Sansevieria, Tall and Small

Snake Plant and Mother-in-law’s Tongue are two common names for Sansevieria, a tall, stiff plant with lance-shaped leaves that grows throughout Florida.

Ranchero Snake Plants, Sansevieria trifasciata, 11/12/13

I’m not a huge fan of snake plants–anything widespread and common bores me ;)– but their history as a source of marine cord fiber is an interesting one.

During World War II, researchers from the USDA and University of Florida Everglades Experiment Station worked to develop practical methods of growing, handling, harvesting and extracting fiber from Sansevieria. The initial project was based at Boynton, Florida with plantings extended to Indiantown in 1950.  Emphasis of this program included evaluation of the existing species/cultivars, and genetic improvement efforts through breeding.  Of the 21 Sansevieria types growing semi-wild in the area, the greatest effort was put into cross-ing S. trifasciata with S. deserti, but many hybrids known only by patent numbers were created as well.  In a “twist” of bad timing, synthetic fibers rose in popularity during the ’50s and the research was terminated.  Many of the unnamed plants were donated to botanic gardens, but some escaped cultivation, spreading southward.  It’s not uncommon to see the “odd” specimen or two, growing along local roadsides or sidewalks!

Despite all this, my Ranchero snake plants are the boring, typical S. trifasciatas, with perhaps one atypical trait:  flowering out of season!

Ranchero Snake Plants, Sansevieria trifasciata, in bloom, 11/12/13

S. trifasciata rarely bloom, and when they do, it happens in spring/summer when the plant is severely root bound.  Clearly, this one didn’t get the memo! 🙄

Snake plants spread via networks of fleshy orange rhizomes that send up 2-6 sword-shaped leaves.  (The next time I dig up a rhizome, I’ll take a pic for you!)  As you can see in the above photo, the flowerscape is erect and slender, with clusters of tube-like flowers along the tips.  When the flowers are spent, small green fruits appear, maturing into bright berries the EXACT color of the rhizomes. Nature is nothing if not full circle!

There is also a dwarf, short-leaf snake plant, S. trifasciata Hahnii.  In 2010, I dug two specimens from a friend’s yard and they’ve spread quite nicely:

 Sansevieria trifasciata Hahnii, 11/12/13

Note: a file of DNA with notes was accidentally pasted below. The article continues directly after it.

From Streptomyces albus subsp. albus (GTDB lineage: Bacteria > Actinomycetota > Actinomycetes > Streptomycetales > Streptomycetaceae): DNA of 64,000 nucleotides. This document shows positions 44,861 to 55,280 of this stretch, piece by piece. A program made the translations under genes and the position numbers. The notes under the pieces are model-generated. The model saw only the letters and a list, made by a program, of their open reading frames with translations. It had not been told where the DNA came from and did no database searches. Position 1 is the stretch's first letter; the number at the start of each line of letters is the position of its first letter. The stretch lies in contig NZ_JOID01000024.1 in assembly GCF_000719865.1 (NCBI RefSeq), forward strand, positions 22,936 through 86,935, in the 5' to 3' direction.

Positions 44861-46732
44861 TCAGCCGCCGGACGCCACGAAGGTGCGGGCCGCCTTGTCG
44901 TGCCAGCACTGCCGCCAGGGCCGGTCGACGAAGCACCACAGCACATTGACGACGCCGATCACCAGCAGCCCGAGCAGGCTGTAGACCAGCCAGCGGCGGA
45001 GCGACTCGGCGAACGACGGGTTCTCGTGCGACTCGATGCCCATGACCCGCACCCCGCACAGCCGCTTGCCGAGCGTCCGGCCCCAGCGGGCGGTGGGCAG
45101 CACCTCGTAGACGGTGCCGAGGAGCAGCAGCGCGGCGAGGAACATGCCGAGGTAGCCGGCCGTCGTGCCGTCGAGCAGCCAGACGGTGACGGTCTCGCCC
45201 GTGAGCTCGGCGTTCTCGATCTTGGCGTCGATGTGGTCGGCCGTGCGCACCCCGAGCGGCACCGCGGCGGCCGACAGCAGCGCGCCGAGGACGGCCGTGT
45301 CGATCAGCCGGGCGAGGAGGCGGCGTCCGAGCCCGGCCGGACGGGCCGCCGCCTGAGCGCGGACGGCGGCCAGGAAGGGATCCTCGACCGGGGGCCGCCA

Commonly known as Bird’s Nest Snake Plant, this herbaceous perennial has elliptic leaves arranged in a simple rosette pattern. Many Floridians use them as ground-cover or rock garden plants because they are extremely drought tolerant and carefree re: soil type and light levels. Bird’s Nest flowers much like its taller cousin, but even more elusively! Small berries follow the flowers, but these fruits are completely inconspicuous..

Before I close, let me show you a picture of the Ranchero with the Bauhinia in full bloom in the background!!

Ranchero with Bauhinina in Bloom in the background, 11/12/13

I love November in Florida!

Until next time….

🙂 🙂 🙂

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16 thoughts on “Sansevieria, Tall and Small

  1. I have kept mother-in-law’s tongue as a house plant. When I was on Grand Turk Island, I visited the cemetery on my day off. I was so surprised to find this plant growing there as plentiful as grass! A bit harder to walk through, in sandals, however.

  2. GREAT POST. My Sanseveria’s have been having some issues up here. They did fine in Mississippi. The Hahnii plants WERE great, but not now. My taller one did start flowering in May of 2012. That pot is still doing OK.

  3. Living in the cooler NW with wet winters, I grew Sanseveria in a pot. I got bored with it too but no matter how I neglected it, it would not die. I finally gave it away when we moved houses. After visiting Florida a few years ago, I realized how many “house plants” are really tropicals that grow outdoors. Much more fun to see them in their spreaded splendor where they belong.

  4. I really like your Ranchero snake plants! They remind me of our striped grasses. I like the Bird’s Nest too and you know I am going to say they remind me of hosta but I can see they have thick leaves? I would love November in Florida too.. 🙂

    • Hello!
      Yes, November is one of the best months, although this past week has been seriously windy! I actually had to move quite a few tall potted plants into the garage because they kept knocking over.

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